[page 39]

(AE2) that are characterised by the almost unlimited potential to proliferate. [...] It is still a matter of debate whether all AE2 cells or only a subpopulation act as the alveolar epithelial stem cell population (for review, see [103]).

[...]

The concept of the AE2 cell as a stem cell of the adult alveolar epithelium was proposed by Kapanci and coworkers [108], and is widely accepted today (for review, see [103]). During ontogenesis, the AE2 cell may derive from a precursor cell common to AE2 and Clara cells [109].

[page 40]

One important mechanism of cell removal that was recognised almost a century ago [129] is programmed cell death or apoptosis [130]. [...] AE2 cells are known to express the membrane receptor Fas (CD95, APO-1), ligation of which may initiate the apoptotic cascade [134]. This can be achieved by binding of Fasligand or the Fas-stimulating antibodies. There is some evidence that apoptosis of AE2 cells is an integral mechanism of alveolar septal modelling in lung morphogenesis [135,136].

[...]

Notably, apoptotic AE2 cells (Fig. 6) appeared to be removed not only by alveolar macrophages but also by AE2 cell neighbours [138].


103. Uhal BD: Cell cycle kinetics in the alveolar epithelium. Am J Physiol 1997, 272:L1031–1045.

108. Kapanci Y, Weibel ER, Kaplan HP, Robinson FR: Pathogenesis and reversibility of the pulmonary lesions of oxygen toxicity in monkeys. II. Ultrastructural and morphometric studies. Lab Invest 1969, 20:101–117.

109. Wuenschell CW, Sunday ME, Singh G, Minoo P, Slavkin HC, Warburton D: Embryonic mouse lung epithelial progenitor cells coexpress immunohistochemical markers of diverse mature cell lineages. J Histochem Cytochem 1996, 44:113–123.

129. Gräper L: A new point of view regarding the physiological elimination of cells [in German]. Arch Zellforsch 1914, 12:373–394.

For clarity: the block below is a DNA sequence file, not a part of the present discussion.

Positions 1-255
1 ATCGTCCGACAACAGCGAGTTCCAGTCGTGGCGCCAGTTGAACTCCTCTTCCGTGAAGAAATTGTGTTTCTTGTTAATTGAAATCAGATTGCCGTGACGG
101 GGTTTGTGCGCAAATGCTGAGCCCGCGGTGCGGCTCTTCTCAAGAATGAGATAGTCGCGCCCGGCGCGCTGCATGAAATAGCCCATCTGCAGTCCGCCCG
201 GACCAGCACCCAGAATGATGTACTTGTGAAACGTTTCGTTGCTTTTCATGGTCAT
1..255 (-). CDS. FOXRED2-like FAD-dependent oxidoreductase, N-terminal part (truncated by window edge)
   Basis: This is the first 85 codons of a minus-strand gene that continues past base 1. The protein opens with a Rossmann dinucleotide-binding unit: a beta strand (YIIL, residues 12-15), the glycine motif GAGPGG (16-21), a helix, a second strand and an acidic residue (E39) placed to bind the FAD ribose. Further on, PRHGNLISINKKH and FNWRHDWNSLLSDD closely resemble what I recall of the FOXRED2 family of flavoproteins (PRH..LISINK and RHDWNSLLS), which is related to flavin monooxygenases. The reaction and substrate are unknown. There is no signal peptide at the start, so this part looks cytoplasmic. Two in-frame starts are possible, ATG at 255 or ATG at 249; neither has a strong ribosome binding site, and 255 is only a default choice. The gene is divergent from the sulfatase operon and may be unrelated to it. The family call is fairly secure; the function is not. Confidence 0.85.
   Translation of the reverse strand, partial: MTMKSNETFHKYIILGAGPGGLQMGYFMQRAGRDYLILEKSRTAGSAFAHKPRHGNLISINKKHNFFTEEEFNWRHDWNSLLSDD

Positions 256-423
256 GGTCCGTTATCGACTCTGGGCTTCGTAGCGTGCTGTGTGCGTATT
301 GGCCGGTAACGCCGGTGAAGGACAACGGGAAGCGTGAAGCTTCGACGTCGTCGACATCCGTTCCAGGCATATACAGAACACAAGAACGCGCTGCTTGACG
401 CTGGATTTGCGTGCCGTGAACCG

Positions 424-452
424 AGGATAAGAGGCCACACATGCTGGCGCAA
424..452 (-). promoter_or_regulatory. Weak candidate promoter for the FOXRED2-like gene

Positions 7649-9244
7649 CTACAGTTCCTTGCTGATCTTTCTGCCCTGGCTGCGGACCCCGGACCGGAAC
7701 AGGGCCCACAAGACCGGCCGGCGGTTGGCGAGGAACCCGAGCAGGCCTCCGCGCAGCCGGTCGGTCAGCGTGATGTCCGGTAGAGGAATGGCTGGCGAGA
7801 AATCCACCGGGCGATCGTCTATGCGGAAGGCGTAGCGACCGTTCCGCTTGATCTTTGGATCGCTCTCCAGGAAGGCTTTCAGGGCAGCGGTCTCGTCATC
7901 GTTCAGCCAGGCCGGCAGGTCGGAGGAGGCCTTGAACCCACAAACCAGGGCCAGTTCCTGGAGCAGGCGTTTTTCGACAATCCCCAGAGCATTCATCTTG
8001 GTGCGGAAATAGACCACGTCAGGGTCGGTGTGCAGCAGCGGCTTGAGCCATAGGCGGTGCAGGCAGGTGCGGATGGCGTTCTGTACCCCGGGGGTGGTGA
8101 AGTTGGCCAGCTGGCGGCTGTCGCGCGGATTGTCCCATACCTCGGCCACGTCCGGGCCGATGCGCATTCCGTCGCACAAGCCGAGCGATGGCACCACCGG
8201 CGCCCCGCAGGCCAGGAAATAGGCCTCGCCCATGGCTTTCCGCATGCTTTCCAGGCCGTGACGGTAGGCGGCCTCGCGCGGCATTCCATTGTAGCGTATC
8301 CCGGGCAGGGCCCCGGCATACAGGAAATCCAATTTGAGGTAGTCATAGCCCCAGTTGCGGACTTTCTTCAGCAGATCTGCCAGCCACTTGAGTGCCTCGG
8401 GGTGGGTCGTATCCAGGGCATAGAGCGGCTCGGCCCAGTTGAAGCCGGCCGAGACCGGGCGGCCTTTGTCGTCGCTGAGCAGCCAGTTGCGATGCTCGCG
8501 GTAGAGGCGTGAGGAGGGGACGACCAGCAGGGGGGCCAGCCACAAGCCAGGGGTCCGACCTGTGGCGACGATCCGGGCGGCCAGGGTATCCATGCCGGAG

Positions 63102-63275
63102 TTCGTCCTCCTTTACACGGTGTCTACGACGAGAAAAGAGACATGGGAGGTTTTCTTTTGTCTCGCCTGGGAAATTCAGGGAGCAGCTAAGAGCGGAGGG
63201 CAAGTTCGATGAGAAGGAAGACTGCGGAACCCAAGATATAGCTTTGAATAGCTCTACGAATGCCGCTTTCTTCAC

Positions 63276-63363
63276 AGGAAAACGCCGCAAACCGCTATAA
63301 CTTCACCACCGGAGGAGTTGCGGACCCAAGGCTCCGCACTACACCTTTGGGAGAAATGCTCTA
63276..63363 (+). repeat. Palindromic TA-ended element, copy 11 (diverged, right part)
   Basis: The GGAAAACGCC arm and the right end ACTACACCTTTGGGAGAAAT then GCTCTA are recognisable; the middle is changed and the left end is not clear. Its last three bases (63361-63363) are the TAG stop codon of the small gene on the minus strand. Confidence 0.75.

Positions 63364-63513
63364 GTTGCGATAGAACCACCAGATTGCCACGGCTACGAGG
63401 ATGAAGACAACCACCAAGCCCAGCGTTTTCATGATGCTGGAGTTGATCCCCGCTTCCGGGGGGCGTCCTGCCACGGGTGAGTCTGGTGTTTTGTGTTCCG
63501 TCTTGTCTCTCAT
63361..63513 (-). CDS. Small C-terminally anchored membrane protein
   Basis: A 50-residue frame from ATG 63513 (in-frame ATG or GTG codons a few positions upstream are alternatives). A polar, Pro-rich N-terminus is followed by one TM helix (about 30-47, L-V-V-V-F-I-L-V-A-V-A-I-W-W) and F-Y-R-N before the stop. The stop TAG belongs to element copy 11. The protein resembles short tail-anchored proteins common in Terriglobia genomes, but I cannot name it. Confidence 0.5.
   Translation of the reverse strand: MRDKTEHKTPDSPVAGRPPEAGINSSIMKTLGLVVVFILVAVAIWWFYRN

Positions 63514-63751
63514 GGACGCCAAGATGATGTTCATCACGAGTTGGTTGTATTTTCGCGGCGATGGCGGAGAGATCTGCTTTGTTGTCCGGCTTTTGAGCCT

130. Rich T, Watson CJ, Wyllie A: Apoptosis: the germs of death. Nat Cell Biol 1999, 1:E69–71.

134. Fine A, Anderson NL, Rothstein TL, Williams MC, Gochuico BR: Fas expression in pulmonary alveolar type II cells. Am J Physiol 1997, 273:L64–71.

135. Scavo LM, Ertsey R, Chapin CJ, Allen L, Kitterman JA: Apoptosis in the development of rat and human fetal lungs. Am J Respir Cell Mol Biol 1998, 18:21–31.

136. Schittny JC, Djonov V, Fine A, Burri PH: Programmed cell death contributes to postnatal lung development. Am J Respir Cell Mol Biol 1998, 18:786–793.

138. Fehrenbach H, Kasper M, Koslowski R, Tan P, Schuh D, Müller M, Mason RJ: Alveolar epithelial type II cell apoptosis in vivo during resolution of keratinocyte growth factor-induced hyperplasia in the rat. Histochem Cell Biol 2000, 114:49–61.

Anmerkungen

On the last line the author gives "Fehrenbach et al., 2001" for the statement "Notably, apoptotic AECII appeared to be removed not only by alveolar macrophages but also by AECII cell neighbours". The author might either mean Fehrenbach et al. (2000), which is the reference for this statement in the source, or he means Fehrenbach (2001), which is the only publication with Fehrenbach as first author listed in the bibliography. In either case, it does not become clear to the reader that the whole passage is adapted from the source.

Sichter
(Hindemith), WiseWoman